Déja vu election?

      It's amazing to think that the 2017 B.C. election could be fought over some of the same issues that drove that NDP government into oblivion.

      In the late 1990s, the party's environmental wing broke away in response to the influence of the building-trades unions and other organizations representing blue-collar workers. This gave the Green party sufficient momentum to prevent the NDP from winning the 2005 and 2009 elections.

      Then in 2013, Dix tried to thwart the Greens by opposing the proposed Kinder Morgan pipeline. The B.C. Liberals adroitly moved into the breach with Christy Clark's blatant pitch to anyone wearing a hard hat.

      If Horgan decides that it's better to join Clark in supporting the Site C dam in the absence of an honest review of all energy options, it will put a smile on the face of federal Green Leader Elizabeth May. And it may make it a little tougher for Thomas Mulcair to portray the federal NDP as voters' best bet for protecting the environment.

      Comments

      19 Comments

      Concerned Environmentalist

      May 14, 2015 at 11:07am

      Currently BC imports more power than exports power. Those imports are mostly coal from the USA. If we build site C, coal power will be replaced with much more environmentally friendly hydro power. Site C is also basically a giant battery which helps in the development of intermittent power sources such as solar and wind since hydro power can be quickly turned off and on. This could be BC’s largest contribution to the reduction in greenhouse gas emissions.

      This fact is often overlooked in the site C debate.

      Pamela Stevens

      May 14, 2015 at 11:17am

      Horgan is on the record that site C needs BCUC oversight before proceeding. He's not convinced it's necessary, in spite of his pro-dev, pro-extraction position.

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      Adrienne Peacock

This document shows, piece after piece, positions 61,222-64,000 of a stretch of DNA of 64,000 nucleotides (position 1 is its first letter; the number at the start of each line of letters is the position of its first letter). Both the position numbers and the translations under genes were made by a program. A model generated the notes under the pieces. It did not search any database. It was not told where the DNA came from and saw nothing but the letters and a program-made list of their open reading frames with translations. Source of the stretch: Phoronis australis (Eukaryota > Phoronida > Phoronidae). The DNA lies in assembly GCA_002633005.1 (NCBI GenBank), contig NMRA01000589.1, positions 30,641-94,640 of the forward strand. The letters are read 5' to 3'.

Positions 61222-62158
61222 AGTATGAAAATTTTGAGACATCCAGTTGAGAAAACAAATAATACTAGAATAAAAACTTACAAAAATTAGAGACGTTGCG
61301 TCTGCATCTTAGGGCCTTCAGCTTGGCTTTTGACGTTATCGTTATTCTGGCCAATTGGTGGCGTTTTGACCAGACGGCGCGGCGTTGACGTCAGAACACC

May 14, 2015 at 12:04pm

      Let's hope this story is way off base. Site C makes no sense economically or environmentally. The NDP should be front and centre opposing it.

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      SPY vs SPY

      May 14, 2015 at 12:07pm

      Folks -- Until we start an assault on Energy Waste and make Energy Conservation a National, Provincial, Regional and Municipal Issue and Priority - we will never have enough energy from whatever source.

      We need to start with a National Dialogue where any and every energy Conservation Idea is openly debated - Tax free Automobiles that get 40 MPH of better - Tax free LED Light Bulbs - Start framing all homes in Double 2 x 6 Walls (Zero Heat Loss) - Very high Yearly taxes on Gas
      Guzzlers.

      These are just a few ideas -

      I say Absolutely NO to Site C - I have flown over the area and if the Government can Forcefully Confiscate these Privately Owned Lands - Then why are the Ultra Right Wing Property Owners NOT Screaming???????????????????????????????

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      John Q. Publik

      May 14, 2015 at 1:44pm

      If the NDP don't support Site C they should just go ahead and disband as a party as they will no longer be relevant. They will have learned nothing in regards to the fiasco that was Adrian Dix leadership - his flip-flop on the Kinder Morgan project is widely credited for having effectively ended any chance the NDP had at taking Victoria from the Liberals. The reasons why the Liberals win despite their flaws is because they understand how important a strong economic policy is to the vast majority of voters.

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      Turducken